How the South Lost the Battle (the Civil War) Yet Won the War (Everything Before and Since)

Have you heard? Texas wants to secede. But it’s not just Texas my friends, there seems to be a movement afoot for all of the old Confederacy to secede. Don’t believe it, then look at the Open Petitions page on the White House website. Yet it’s not just a movement in the old Confederacy, as you will see on the White House website. There are petitions from New York, New Jersey, Wisconsin, Oregon and even Alaska.

So maybe it’s time for something that is said in many backrooms but seldom in public…the Confederacy lost the Civil War, but it won every thing before it and has won everything after it.

Now…it’s not the fall of 1860 and we know that the old Confederacy is not going to rise again. At the same time, however, the causes of the Civil War remain. An entire section of the country is mad at the result of a presidential election.

Slavery is over, yet peonage existed from the end of Reconstruction until World War II and the misapplication of drug laws has resulted in the overrepresentation of minorities in jail/prison today.

The 14th and 15th Amendments were ratified. However, in present-day America, the Supreme Court is going to hear arguments challenging the validity of Section 5 of the Voting Rights Act.

Groups go around talking about “state’s rights” yet never say when there is a need for federal intervention.

So what did the South lose (other than slaves)? They won how slavery and the Civil War are seen through popular culture. They won how those of African descent were seen for almost a century after the Civil War.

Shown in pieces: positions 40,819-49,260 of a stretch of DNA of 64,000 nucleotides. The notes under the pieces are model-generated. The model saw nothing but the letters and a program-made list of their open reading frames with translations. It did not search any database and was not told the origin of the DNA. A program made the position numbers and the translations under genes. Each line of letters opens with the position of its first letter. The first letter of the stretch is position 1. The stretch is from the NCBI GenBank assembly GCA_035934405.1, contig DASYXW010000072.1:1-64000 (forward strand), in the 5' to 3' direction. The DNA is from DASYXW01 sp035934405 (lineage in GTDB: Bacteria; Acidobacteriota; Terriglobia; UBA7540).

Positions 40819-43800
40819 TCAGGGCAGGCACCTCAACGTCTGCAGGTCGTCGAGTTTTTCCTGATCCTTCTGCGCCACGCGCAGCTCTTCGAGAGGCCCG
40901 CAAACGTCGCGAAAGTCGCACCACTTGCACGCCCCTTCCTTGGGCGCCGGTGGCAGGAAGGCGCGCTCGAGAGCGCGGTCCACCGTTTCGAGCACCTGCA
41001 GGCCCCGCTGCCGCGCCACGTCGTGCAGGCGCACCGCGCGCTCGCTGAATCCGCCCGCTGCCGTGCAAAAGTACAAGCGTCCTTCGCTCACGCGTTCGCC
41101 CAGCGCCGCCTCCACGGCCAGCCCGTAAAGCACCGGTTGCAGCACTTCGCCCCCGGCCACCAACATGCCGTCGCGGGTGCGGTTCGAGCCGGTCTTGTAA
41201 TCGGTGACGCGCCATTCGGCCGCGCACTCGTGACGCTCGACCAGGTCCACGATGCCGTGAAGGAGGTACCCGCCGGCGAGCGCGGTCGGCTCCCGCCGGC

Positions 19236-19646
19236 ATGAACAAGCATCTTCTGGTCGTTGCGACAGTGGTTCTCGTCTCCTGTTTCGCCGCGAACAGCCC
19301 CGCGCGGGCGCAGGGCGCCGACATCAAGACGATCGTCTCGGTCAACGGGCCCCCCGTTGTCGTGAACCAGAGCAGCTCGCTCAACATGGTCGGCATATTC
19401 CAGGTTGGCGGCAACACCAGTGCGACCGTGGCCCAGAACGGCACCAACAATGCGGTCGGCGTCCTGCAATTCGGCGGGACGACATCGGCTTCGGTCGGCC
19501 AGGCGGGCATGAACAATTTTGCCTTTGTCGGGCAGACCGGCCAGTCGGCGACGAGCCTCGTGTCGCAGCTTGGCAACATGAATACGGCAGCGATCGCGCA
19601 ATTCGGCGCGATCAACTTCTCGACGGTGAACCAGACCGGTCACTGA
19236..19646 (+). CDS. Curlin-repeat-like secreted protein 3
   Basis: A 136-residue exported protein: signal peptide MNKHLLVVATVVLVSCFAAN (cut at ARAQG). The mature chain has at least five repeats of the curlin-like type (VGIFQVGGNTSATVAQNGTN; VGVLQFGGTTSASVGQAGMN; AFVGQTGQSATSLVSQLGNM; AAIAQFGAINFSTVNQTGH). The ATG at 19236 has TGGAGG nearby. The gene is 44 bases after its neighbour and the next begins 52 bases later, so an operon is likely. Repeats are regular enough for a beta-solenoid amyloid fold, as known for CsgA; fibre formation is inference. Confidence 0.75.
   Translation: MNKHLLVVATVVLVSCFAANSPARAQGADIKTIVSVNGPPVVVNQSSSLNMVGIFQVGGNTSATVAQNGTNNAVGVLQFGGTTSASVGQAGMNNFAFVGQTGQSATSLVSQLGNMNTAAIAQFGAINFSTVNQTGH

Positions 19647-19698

And now, after the re-election of the first president of color, there’s a lot of talk in the old Confederacy about secession.

Just how far have we come?


One thought on “How the South Lost the Battle (the Civil War) Yet Won the War (Everything Before and Since)

  1. I don’t know if you’ve seen this indie film that uses an alternative history to explore modern-day influence of the Confederacy on our culture:

    At the end of this Wikipedia article, there are links for watching the film on YouTube. It’s also available on Netflix (streaming and DVD) and Amazon (streaming and DVD).

    The gist of the movie is that the “red” nation (former Confederacy) and “blue” nation (free states) are still existing together uneasily alongside each other.

    And it’s worth watching the credits at the end of the movie that talk about the real-life brand names invoking slavery images that were used in the movie including a few products that are still on the grocery store shelves today.

Leave a Reply

Fill in your details below or click an icon to log in: Logo

You are commenting using your account. Log Out /  Change )

Google+ photo

You are commenting using your Google+ account. Log Out /  Change )

Twitter picture

You are commenting using your Twitter account. Log Out /  Change )

Facebook photo

You are commenting using your Facebook account. Log Out /  Change )


Connecting to %s